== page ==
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« Reply #24 on: February 22, 2012, 03:42:46 PM »
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I had a giggle reading the suggestion that stopping copyright would lead to frenzied activity from creative talents... yes, right, as if these same people aren't already working their asses off just to stay in the game!

Apply that to the medicine industry. So, who'd be investing millions to find a cure for the specific cancer (feel free to substitute with your own favourite) you're going to develop as you grow older unless there was a guarantee of success being rewarded long enough to return the investment and then create profit high enough to pay off patient (no pun intended) shareholders, salaries, laboratory expenses, investment in the next try, which certainly does not always come off; who'd pay for the failures, I have to ask again, were the companies not able to generate enough to speculate? Sure, some magical time-scale would then be invented, just to satisfy the envy lobby... how some people hate success in others.

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BJL
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« Reply #25 on: February 22, 2012, 08:08:56 PM »
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Apply that to the medicine industry. So, who'd be investing millions to find a cure for the specific cancer (feel free to substitute with your own favourite) you're going to develop as you grow older unless there was a guarantee of success being rewarded long enough to return the investment and then create profit ...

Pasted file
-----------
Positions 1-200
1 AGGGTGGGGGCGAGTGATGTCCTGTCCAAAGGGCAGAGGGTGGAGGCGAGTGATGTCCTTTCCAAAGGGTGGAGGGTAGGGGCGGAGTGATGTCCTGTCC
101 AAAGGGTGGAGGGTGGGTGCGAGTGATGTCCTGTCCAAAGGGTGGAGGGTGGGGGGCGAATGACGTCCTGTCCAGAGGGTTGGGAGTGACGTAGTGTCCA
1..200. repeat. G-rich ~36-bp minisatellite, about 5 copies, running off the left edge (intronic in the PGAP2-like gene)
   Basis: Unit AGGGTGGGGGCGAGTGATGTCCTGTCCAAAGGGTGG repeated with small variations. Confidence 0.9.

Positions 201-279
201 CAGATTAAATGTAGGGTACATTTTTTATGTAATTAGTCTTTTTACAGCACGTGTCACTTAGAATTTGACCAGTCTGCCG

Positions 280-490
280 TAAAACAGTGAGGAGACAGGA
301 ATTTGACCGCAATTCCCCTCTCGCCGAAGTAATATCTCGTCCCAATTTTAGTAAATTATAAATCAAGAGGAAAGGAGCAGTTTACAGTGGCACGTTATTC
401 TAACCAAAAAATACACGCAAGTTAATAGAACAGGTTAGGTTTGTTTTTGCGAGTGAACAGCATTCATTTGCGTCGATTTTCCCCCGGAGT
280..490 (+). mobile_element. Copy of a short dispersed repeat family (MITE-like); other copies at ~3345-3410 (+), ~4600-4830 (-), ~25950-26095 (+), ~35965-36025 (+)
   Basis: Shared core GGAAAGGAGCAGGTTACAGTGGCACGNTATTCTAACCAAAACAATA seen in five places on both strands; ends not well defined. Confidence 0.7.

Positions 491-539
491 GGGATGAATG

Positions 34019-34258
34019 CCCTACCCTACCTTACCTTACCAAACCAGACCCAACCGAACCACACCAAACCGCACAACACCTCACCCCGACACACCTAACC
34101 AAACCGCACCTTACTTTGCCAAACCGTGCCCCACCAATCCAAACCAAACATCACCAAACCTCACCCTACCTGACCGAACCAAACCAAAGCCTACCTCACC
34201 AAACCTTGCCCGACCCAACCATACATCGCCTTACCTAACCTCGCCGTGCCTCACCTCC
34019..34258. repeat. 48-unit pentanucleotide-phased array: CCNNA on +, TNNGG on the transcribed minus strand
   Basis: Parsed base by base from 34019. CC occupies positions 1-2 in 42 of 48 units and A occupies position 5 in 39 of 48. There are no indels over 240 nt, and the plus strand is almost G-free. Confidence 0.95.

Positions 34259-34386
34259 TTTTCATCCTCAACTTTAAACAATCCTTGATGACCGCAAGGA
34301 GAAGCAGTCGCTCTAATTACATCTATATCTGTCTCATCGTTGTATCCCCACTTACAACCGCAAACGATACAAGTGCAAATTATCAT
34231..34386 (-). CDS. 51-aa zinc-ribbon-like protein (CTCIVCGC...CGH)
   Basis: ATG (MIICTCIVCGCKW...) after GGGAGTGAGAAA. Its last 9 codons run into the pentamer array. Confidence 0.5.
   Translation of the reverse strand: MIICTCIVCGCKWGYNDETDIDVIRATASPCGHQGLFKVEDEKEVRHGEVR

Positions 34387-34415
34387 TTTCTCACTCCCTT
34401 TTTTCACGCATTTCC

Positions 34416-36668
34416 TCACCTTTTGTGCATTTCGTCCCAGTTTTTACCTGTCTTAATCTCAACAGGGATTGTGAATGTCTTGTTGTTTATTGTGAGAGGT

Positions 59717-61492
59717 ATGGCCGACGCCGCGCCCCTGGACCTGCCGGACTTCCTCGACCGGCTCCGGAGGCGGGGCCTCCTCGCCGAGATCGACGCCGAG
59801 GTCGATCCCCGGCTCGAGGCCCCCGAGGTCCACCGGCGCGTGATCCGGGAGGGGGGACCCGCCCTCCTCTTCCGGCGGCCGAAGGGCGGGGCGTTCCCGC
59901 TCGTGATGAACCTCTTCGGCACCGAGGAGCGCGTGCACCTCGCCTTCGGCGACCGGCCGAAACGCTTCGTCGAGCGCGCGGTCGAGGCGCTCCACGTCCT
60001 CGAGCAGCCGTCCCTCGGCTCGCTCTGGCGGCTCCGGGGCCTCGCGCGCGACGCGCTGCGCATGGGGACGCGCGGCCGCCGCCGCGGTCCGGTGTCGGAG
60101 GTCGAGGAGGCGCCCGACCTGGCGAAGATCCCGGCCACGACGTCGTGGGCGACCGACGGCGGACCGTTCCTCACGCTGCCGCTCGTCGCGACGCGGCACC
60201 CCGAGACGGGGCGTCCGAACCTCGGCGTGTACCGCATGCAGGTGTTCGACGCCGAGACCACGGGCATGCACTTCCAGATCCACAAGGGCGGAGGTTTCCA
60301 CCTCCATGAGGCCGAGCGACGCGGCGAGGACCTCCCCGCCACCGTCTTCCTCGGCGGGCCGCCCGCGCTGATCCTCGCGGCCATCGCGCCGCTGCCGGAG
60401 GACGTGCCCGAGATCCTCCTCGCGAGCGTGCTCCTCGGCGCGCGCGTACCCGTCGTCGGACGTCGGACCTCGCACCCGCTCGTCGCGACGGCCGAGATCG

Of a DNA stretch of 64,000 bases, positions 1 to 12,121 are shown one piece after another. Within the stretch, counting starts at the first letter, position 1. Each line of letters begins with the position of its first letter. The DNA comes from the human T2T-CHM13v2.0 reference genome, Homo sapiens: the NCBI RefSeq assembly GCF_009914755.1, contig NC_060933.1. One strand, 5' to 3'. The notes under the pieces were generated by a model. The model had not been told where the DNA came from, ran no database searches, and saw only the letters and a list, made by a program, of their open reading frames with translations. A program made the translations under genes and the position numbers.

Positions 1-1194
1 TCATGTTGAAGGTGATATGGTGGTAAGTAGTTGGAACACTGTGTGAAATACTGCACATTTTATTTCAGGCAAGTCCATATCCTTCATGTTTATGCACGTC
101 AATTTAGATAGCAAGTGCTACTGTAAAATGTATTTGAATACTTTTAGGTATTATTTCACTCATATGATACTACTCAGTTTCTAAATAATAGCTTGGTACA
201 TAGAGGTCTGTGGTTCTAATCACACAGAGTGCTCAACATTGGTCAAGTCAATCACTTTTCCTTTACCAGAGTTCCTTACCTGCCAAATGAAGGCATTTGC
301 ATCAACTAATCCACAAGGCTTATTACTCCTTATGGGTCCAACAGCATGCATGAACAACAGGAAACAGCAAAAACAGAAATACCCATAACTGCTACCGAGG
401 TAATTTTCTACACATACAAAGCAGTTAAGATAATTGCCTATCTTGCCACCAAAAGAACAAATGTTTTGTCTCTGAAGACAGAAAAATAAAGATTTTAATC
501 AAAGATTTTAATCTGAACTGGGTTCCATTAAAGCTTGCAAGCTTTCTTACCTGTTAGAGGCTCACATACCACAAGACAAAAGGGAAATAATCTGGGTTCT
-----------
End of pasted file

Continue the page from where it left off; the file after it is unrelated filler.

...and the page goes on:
Indeed, there seems to be plenty of evidence that fruitful lines of treatment not based on patentable approaches get neglected. Not to mention the sometimes disproportionate emphasis on discomforts of the affluent over more severe afflictions of less profitable patients. Consider the disease category added to our vocabulary a decade or two ago to justify "medications" like Viagra.
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« Reply #26 on: February 22, 2012, 08:11:42 PM »
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Some musicians do. Many, many others do not. Making money from performing favours a few certain genres and marginalises many others.  So effectively you are diminishing the range of music out there, by supporting this view.